Further floors of the Museum focus on the use of hop trellises and hop poles. After a period of merely collecting wild hops in the early Middle Ages, it is established that hops were grown on poles in hop gardents as early as the 11th-13th centuries. The earliest depictions of hops on poles, however, date from the 16th century (J.Cerny - 1517, the Klatovy town hop seal from 1533). Hops were mostly cultivated manually. There appeared some regional diferences in growing and cultivation which resulted in the appearance of new regiponal types of hops. the tools used were very simple wooden ploughing instruments - spades, hoes, ladders, pole levers. This simple way of hop growing was used till the beginning of the 20th century. The very last pole hop gardens in Bohemia vanished in 1957 and in Moravia between 1981-3. This, at present, the longest period of original hop cultivation technology is displayed on the third floor. -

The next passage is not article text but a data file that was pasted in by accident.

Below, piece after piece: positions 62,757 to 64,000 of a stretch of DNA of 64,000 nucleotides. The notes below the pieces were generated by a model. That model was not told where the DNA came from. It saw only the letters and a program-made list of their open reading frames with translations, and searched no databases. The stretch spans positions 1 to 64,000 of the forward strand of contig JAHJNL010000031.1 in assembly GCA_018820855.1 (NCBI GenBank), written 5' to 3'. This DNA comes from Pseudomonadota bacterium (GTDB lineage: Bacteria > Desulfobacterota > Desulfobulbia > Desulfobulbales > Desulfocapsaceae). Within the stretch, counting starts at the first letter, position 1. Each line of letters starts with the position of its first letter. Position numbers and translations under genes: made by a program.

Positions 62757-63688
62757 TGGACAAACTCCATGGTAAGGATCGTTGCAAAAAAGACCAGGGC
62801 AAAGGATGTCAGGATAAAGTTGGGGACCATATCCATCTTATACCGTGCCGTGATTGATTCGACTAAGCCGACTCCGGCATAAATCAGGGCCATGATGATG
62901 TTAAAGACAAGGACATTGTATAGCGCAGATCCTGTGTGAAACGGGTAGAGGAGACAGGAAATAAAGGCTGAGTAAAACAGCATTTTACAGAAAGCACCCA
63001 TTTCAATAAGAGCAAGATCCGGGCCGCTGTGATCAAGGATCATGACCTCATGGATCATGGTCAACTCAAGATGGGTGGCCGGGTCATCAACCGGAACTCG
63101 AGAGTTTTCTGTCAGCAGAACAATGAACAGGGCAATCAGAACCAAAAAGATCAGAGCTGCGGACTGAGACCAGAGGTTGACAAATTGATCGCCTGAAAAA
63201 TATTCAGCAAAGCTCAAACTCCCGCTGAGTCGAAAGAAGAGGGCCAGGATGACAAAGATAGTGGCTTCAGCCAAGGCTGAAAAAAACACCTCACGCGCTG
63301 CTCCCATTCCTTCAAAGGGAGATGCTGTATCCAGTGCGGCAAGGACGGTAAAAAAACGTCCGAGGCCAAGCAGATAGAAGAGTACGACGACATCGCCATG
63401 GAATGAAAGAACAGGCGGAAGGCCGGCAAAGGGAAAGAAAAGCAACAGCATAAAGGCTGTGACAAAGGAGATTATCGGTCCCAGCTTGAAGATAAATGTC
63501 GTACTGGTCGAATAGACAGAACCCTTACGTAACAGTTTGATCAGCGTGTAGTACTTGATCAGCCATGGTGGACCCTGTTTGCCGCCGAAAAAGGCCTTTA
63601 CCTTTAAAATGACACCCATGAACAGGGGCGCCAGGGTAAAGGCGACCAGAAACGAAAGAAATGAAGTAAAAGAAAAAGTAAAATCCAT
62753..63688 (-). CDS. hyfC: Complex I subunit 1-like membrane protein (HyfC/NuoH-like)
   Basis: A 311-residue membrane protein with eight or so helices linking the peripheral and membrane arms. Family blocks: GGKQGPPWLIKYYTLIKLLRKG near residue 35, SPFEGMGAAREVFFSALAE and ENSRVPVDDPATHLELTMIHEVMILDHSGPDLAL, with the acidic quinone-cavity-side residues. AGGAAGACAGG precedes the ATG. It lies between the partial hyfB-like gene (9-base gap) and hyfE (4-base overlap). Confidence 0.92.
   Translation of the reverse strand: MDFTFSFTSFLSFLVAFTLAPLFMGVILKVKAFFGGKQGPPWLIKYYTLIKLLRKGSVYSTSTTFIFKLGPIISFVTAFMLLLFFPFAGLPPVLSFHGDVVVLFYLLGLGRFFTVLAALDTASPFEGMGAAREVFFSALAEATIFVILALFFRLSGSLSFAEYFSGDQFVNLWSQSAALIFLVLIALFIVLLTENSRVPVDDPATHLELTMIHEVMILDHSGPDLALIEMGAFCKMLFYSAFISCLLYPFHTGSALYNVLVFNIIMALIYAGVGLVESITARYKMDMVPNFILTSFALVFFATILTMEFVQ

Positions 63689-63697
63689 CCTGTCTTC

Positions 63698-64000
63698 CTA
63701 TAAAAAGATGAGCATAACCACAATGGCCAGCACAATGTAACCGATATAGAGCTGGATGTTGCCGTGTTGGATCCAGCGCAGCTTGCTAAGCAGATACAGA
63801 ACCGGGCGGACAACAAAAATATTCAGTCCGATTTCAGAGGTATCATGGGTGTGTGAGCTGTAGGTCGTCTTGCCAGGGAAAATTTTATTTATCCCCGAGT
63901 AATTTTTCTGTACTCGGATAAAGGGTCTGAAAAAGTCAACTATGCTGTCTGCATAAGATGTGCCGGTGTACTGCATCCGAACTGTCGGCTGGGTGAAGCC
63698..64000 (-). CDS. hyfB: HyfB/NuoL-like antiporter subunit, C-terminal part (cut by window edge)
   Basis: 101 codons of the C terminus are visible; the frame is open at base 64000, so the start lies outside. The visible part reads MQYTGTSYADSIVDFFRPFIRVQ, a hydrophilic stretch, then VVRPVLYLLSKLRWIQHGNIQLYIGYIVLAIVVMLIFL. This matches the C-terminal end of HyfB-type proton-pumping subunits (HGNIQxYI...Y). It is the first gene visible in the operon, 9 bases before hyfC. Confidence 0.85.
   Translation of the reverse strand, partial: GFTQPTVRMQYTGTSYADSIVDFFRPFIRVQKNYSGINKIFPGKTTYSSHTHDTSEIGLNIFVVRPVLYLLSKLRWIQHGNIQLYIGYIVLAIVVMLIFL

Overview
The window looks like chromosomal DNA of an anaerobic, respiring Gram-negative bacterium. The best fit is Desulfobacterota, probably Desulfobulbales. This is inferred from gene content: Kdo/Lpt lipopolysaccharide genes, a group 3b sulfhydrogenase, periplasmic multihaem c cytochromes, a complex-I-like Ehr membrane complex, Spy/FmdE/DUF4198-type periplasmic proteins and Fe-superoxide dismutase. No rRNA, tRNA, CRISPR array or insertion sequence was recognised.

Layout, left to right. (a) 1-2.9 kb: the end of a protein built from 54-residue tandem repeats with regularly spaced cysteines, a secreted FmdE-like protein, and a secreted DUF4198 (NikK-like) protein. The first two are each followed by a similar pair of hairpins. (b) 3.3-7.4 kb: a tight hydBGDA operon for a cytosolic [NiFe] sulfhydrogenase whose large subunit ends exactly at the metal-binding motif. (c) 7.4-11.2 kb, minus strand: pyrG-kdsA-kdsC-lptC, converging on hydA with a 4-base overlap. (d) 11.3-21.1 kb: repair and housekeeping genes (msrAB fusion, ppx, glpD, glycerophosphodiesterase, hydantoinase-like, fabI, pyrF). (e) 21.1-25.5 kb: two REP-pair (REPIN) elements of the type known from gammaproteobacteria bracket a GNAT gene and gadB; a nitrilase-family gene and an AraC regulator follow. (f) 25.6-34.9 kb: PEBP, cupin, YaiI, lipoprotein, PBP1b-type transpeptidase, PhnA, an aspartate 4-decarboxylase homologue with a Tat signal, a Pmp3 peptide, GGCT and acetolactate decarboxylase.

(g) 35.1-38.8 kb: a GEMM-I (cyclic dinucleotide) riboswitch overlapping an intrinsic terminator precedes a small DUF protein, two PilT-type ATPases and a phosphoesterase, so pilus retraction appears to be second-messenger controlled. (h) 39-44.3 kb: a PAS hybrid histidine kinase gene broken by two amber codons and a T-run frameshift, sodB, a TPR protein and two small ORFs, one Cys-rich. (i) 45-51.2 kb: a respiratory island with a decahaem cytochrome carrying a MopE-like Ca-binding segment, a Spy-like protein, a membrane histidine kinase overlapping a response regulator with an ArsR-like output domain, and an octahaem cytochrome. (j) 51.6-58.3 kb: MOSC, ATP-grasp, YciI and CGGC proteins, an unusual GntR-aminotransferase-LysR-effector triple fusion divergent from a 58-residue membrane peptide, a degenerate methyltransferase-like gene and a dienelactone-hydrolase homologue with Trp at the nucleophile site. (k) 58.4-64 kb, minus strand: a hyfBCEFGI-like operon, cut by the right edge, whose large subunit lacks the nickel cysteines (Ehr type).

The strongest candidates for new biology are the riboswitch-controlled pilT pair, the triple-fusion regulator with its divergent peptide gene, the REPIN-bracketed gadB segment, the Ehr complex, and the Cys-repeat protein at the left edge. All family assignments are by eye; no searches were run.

- The period of growing hops on trellises began in the first half of the 19th century. However, it only became more widespread in Bohemia towards the end of the 19th century, whereas in Moravia it developed even later, after World War II. The new technology introduced new tools, implements and equipment. The earliest stage was characterized by the use of farm animals in cultivation and the appearance of a variety of new sets of tools - special ploughs, tools for hanging and so on.
New methods of picking, drying, storage and packaging were introduced. The hop growers and those in crafts relevant to hop cultivation showed remarkable technical skills and creativity. However, from the 1950s this era with its innovative technologies and reliance on animal transport began to disappear through the rapid introduction of new sources of energy (engines, tractors). Visitors may appreciate period photos, literature and an Anheuser Busch billboard from the beginning of the 20th century promoting Czech hops.